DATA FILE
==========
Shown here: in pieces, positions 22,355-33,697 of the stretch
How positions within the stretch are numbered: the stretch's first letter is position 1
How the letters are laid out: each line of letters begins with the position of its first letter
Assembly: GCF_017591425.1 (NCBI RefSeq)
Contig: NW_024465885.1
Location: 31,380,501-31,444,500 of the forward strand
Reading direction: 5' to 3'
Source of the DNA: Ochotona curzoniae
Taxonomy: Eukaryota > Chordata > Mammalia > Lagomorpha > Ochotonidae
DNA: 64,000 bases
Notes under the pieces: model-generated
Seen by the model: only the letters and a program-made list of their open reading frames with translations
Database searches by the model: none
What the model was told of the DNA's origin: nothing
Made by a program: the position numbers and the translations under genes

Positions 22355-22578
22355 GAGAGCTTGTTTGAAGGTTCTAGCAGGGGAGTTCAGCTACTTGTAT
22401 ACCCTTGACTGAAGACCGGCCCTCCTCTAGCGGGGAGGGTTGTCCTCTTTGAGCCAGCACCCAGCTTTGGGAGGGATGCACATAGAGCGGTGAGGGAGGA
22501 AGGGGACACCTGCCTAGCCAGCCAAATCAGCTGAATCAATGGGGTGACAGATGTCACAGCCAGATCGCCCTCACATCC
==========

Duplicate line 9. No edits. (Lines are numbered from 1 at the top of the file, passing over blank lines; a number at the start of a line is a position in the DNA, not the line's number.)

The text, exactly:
Taxonomy: Eukaryota > Chordata > Mammalia > Lagomorpha > Ochotonidae